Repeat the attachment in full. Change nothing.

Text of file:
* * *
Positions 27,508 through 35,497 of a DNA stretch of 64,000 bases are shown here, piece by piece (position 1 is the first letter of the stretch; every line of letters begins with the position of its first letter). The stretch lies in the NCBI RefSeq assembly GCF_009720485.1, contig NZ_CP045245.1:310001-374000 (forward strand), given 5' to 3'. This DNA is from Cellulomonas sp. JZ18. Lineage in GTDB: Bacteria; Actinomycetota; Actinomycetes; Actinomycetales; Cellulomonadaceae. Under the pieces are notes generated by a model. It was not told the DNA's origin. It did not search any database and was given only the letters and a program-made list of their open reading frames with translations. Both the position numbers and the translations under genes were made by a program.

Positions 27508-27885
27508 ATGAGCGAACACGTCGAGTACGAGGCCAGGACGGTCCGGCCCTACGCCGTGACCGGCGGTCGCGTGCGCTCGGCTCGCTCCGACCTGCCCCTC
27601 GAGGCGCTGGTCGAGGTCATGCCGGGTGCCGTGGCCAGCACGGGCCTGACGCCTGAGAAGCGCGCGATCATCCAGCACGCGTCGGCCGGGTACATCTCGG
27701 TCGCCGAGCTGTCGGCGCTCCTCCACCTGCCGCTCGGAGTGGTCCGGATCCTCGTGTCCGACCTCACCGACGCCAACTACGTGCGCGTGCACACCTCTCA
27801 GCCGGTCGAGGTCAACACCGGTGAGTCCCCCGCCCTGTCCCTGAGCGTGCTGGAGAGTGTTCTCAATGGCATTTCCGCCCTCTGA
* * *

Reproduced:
Positions 27,508 through 35,497 of a DNA stretch of 64,000 bases are shown here, piece by piece (position 1 is the first letter of the stretch; every line of letters begins with the position of its first letter). The stretch lies in the NCBI RefSeq assembly GCF_009720485.1, contig NZ_CP045245.1:310001-374000 (forward strand), given 5' to 3'. This DNA is from Cellulomonas sp. JZ18. Lineage in GTDB: Bacteria; Actinomycetota; Actinomycetes; Actinomycetales; Cellulomonadaceae. Under the pieces are notes generated by a model. It was not told the DNA's origin. It did not search any database and was given only the letters and a program-made list of their open reading frames with translations. Both the position numbers and the translations under genes were made by a program.

Positions 27508-27885
27508 ATGAGCGAACACGTCGAGTACGAGGCCAGGACGGTCCGGCCCTACGCCGTGACCGGCGGTCGCGTGCGCTCGGCTCGCTCCGACCTGCCCCTC
27601 GAGGCGCTGGTCGAGGTCATGCCGGGTGCCGTGGCCAGCACGGGCCTGACGCCTGAGAAGCGCGCGATCATCCAGCACGCGTCGGCCGGGTACATCTCGG
27701 TCGCCGAGCTGTCGGCGCTCCTCCACCTGCCGCTCGGAGTGGTCCGGATCCTCGTGTCCGACCTCACCGACGCCAACTACGTGCGCGTGCACACCTCTCA
27801 GCCGGTCGAGGTCAACACCGGTGAGTCCCCCGCCCTGTCCCTGAGCGTGCTGGAGAGTGTTCTCAATGGCATTTCCGCCCTCTGA